In order to have a peaceful goodbye, some planning ahead is beneficial.
While we are thankful for our veterinarians in emergency medicine, most families want to avoid an emergency with end-of-life care.
Think about who will want to be present - will they need time off from work?
Will you need a babysitter?
Who will want to come and say goodbye beforehand?
Will you have cremation or a service/burial at home?
When possible, it is best to schedule at least 2 days in advance
If this is not possible, will you be able to be flexible with timing or will you be willing/able to go to the emergency clinic/regular veterinarian?
What To Expect
Each appointment will begin with a discussion of exactly what will be taking place, followed by time to answer any possible questions you may have about the process.
A sedative will be administered either orally or by injection so that your pet will relax and have no anxiety during euthanasia. The oral medications may cause some drooling occasionally, but may be more acceptable than an injection in some cases. Most of my patients do not react to the injection because I use a very small needle and inject slowly so that it is minimally painful. During this time you are able to offer love and support for your loved one. However, remember that we want to provide a peaceful experience, so it is best to remain calm and quiet during this transition so that your pet is not frightened or upset.
After the sedative has taken effect, the euthanasia drug is given. Individual family members can stay for a little or as much of the procedure as they like.
Should my Child Be There?
Helping children through the death of a pet can be difficult and rewarding. Many parents struggle with how to talk about death with their kids. However, NOT talking about death can actually make everything more difficult for both children and adults.
Children of ALL ages need honest, easy to understand information about death. Use concrete words to tell what happens to the body during death. Do NOT use words like "put down" or "putting pet to sleep". These only leave children confused about what it means to sleep or rest. Younger children need to understand that bodies stop working when they die (bodies no longer hear, see, taste or feel). Older children may be more interested in what caused the body to stop, and may need help understanding why the condition could not be cured. Avoid using words that confuse children, and instead explain euthanasia as a way a veterinarian can assist pets so that they can die peacefully and without pain.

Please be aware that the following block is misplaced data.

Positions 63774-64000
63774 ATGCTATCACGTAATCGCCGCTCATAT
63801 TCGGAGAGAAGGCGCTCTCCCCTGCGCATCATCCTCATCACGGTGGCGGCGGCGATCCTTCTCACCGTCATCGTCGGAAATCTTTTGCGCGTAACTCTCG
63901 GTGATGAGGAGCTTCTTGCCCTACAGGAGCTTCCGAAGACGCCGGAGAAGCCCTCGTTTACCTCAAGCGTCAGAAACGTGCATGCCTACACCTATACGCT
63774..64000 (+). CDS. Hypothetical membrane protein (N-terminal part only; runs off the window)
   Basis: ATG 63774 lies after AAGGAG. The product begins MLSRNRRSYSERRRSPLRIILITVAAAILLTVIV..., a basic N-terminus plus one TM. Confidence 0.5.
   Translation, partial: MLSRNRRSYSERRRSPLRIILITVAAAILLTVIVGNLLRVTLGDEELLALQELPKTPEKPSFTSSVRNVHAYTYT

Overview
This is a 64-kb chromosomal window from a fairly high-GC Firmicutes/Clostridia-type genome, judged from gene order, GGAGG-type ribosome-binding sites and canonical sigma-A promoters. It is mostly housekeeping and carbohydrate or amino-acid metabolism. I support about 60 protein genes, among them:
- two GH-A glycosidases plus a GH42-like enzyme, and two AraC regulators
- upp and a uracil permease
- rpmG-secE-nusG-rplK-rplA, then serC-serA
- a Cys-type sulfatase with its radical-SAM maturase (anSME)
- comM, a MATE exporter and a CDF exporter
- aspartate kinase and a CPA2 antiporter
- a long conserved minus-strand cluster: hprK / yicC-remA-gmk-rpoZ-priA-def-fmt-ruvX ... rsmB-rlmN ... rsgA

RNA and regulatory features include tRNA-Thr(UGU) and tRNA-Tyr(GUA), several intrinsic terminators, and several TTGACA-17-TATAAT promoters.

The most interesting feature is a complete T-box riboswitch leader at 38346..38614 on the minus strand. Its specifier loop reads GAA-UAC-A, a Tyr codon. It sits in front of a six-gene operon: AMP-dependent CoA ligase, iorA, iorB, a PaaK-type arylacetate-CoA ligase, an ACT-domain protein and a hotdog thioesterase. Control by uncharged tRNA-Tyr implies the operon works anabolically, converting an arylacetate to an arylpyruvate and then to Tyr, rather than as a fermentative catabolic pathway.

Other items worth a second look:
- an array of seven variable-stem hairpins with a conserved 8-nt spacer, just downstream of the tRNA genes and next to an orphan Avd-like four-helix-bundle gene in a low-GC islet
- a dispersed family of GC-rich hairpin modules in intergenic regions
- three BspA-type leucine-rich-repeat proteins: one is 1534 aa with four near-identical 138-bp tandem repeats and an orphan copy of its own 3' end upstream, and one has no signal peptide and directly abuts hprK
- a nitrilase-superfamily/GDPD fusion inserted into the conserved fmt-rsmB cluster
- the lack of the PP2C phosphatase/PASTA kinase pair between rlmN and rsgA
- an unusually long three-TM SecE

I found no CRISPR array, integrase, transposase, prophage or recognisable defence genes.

Offer to answer any question your child may have. Be open to the questions about silly things as well as more difficult topics.
Offer the child a CHOICE. If your family is preparing for euthanasia, explain what death may look like and ask how your child wants the goodbye to look and feel. Children should also be given a choice about seeing the body after their pet has passed. And many times a burial or memorial service can help.
Never judge anyone in how they grieve. It is okay to cry, be nervous, have trouble sleeping and have difficulty in work or school. Feelings are normal. Allow children that may have trouble using their words to draw pictures or create scrapbooks of memories.
Children can tell stories about their pets to help them remember the happy times. These memories can help provide comfort.
Sometimes we need a break from sadness, so it is okay to plan something fun in the coming days. Make sure your child knows that being able to laugh doesn't mean they didn't love their pet, and laughter is a way to heal.
Stick with routines to help your child adjust as much as possible.
Ultimately it is up to the children and the family what is best. However, I have always found that learning about death is something many of us hide from due to fear, and this life lesson can come to be very valuable in the future. We don't give children enough credit for being able to handle difficult situations.